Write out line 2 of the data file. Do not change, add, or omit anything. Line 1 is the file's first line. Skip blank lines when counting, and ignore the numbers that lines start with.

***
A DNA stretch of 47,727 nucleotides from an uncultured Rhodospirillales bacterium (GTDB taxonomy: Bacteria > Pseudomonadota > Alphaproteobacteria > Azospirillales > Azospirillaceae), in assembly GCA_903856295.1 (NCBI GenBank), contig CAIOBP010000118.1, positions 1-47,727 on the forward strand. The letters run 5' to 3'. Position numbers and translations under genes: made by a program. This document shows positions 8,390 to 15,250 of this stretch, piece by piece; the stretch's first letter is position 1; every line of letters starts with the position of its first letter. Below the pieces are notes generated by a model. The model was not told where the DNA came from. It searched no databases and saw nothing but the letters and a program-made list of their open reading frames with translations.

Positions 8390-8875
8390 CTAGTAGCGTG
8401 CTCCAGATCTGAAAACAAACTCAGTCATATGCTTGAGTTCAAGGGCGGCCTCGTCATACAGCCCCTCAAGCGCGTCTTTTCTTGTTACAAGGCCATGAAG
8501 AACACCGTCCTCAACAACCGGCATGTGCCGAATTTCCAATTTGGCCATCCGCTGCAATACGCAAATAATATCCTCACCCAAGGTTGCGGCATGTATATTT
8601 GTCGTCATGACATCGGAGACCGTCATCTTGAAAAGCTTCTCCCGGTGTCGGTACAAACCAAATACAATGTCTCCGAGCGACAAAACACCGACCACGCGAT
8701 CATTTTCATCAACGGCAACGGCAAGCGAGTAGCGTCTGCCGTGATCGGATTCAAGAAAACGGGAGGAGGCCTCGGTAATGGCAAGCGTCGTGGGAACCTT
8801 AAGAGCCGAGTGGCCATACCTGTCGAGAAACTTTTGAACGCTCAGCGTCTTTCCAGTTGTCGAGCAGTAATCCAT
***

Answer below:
Positions 8390-8875